- The Washington Times - Sunday, August 25, 2002

The State Department is planning to take over security for Afghan President Hamid Karzai next month, including training a local security force for the leader, a department spokeswoman said.
Under the plan, members of the department's Diplomatic Security Service will replace U.S. troops, who took over from Mr. Karzai's Afghan guards last month after the assassination of an Afghan vice president raised concerns about security in Kabul.
"If we are to build and enhance the authority of the central government, that government must be in a position to operate without the fear of terrorist retaliation," State Department spokeswoman Jo-Anne Prokopowicz said late Friday. "Presidential protection is one part of that mission."
The protection detail will last about a year, Ms. Prokopowicz said, adding that the mission will also involve the U.S. military and private contractors.
One goal of the plan is to "train Afghan personnel in our protection methods" to defend Mr. Karzai and to eventually relinquish responsibility for protecting him, Ms. Prokopowicz said.
She said the decision to use State Department security, first reported by The Washington Post, was made following high-level discussions with the Defense Department.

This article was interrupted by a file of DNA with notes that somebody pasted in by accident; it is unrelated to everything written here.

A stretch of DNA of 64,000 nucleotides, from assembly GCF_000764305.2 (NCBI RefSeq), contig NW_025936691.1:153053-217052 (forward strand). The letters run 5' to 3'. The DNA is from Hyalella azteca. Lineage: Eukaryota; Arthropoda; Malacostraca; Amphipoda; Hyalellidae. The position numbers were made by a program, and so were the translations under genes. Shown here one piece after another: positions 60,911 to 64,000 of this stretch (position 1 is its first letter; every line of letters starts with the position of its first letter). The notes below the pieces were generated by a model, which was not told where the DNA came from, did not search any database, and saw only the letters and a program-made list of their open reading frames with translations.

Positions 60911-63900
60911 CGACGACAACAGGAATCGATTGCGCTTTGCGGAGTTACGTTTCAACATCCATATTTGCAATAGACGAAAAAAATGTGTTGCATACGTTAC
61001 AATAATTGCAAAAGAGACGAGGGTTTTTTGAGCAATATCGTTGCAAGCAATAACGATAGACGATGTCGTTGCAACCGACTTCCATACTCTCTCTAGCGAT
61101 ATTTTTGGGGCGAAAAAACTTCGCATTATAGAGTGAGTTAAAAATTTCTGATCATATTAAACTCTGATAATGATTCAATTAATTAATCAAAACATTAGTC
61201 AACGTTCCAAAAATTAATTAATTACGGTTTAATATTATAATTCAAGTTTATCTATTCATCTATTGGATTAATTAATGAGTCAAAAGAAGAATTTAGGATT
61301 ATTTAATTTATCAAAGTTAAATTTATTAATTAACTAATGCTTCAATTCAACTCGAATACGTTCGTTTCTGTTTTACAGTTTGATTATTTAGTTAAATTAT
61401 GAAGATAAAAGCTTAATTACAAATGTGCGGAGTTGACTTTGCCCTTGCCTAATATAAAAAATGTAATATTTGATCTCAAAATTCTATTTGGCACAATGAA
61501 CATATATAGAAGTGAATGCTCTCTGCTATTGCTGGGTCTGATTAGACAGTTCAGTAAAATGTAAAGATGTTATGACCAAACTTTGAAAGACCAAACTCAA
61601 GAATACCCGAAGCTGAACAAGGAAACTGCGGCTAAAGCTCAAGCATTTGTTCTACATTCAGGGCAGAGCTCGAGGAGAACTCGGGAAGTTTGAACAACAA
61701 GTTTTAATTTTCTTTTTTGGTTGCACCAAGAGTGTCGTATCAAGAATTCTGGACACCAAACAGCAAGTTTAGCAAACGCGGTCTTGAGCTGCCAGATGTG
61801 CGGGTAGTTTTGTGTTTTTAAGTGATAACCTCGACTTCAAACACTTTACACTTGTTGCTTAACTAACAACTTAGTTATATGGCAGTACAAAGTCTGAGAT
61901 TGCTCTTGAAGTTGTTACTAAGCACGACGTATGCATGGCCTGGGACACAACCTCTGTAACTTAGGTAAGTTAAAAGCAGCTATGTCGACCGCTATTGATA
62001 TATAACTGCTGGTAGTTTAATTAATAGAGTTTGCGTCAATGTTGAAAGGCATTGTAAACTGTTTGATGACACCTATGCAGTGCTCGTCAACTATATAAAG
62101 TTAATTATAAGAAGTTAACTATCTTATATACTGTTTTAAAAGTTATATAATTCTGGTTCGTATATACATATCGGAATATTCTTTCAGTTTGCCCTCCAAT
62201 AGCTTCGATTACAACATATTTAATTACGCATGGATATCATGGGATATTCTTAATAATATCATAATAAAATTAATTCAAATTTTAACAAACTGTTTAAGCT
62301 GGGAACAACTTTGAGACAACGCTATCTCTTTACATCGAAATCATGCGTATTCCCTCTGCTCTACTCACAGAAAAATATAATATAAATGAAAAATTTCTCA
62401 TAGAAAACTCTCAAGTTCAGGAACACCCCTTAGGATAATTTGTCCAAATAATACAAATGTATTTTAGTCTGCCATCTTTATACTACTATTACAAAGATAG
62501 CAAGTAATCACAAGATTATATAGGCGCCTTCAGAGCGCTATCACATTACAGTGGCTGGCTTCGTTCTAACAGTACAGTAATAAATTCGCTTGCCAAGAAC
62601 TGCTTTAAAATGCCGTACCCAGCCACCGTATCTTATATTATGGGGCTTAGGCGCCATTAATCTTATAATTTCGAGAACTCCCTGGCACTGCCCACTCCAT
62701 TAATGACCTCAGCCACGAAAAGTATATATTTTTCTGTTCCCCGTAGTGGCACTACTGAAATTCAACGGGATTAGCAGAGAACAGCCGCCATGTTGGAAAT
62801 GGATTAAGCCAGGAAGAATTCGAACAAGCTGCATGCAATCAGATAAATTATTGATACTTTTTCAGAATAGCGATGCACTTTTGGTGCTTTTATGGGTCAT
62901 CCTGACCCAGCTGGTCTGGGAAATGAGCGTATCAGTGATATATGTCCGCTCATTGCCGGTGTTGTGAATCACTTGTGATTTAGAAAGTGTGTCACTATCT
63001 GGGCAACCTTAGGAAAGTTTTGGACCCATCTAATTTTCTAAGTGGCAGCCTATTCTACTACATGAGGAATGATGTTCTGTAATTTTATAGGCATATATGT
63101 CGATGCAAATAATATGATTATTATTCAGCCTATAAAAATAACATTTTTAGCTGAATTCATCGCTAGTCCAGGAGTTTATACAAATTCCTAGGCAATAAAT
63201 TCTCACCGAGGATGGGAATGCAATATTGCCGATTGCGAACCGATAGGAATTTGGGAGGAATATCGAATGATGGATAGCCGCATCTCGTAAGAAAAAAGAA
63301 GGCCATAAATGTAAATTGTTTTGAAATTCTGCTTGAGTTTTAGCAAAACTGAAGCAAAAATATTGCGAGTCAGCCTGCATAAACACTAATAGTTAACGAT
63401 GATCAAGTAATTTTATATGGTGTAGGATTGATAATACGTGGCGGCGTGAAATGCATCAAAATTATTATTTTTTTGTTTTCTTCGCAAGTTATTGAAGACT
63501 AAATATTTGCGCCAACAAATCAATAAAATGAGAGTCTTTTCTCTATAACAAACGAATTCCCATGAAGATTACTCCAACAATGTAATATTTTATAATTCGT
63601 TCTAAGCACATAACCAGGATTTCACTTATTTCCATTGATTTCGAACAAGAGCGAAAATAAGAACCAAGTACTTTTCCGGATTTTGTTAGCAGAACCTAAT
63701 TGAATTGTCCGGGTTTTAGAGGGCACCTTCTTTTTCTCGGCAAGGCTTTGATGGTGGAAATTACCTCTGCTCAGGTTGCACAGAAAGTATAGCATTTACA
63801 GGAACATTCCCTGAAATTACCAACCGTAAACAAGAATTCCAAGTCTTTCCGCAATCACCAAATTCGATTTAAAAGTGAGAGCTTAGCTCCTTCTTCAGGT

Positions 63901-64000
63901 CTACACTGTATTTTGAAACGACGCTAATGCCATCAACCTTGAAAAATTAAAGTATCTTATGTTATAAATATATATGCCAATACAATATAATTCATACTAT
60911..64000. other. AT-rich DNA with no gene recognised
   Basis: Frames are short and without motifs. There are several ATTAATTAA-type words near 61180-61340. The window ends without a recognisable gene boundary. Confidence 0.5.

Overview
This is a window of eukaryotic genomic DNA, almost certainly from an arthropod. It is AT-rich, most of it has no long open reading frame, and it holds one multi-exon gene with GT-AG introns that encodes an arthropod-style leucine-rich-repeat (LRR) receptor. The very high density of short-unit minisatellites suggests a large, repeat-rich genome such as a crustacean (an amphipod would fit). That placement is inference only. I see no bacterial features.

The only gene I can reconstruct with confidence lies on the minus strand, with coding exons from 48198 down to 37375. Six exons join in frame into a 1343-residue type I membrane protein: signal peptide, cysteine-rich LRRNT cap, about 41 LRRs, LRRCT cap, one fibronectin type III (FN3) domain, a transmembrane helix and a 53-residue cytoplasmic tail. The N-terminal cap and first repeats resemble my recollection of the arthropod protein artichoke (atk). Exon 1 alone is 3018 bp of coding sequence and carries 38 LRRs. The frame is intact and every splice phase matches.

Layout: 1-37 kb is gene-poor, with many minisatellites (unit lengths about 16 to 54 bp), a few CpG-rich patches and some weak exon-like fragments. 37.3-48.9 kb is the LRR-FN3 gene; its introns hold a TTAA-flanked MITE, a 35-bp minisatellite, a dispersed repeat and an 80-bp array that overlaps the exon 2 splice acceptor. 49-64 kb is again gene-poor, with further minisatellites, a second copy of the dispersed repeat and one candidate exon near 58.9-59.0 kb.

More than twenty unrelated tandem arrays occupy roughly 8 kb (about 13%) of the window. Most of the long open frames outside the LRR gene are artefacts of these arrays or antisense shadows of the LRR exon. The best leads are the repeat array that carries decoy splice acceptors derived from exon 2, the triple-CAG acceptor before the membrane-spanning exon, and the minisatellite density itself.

Afghan Vice President Abdul Qadir, one of five Afghan vice presidents and the national public works minister, was shot dead July 6 outside his office by two men who fled the scene. He had no bodyguards with him at the time.
He was the second government minister assassinated as Mr. Karzai's interim government has sought to establish its authority following the ouster of the Taliban government in December.
The killing in January of the aviation and tourism minister, Abdul Rahman, also remains unsolved.
The Bureau of Diplomatic Security is the State Department's security and law-enforcement arm, protecting U.S. diplomatic personnel around the world, including Secretary of State Colin L. Powell. The security service also protects Cabinet-level foreign officials who visit the United States.
"Diplomatic security has a long tradition of excellence in protecting dignitaries domestically and abroad," Ms. Prokopowicz said.

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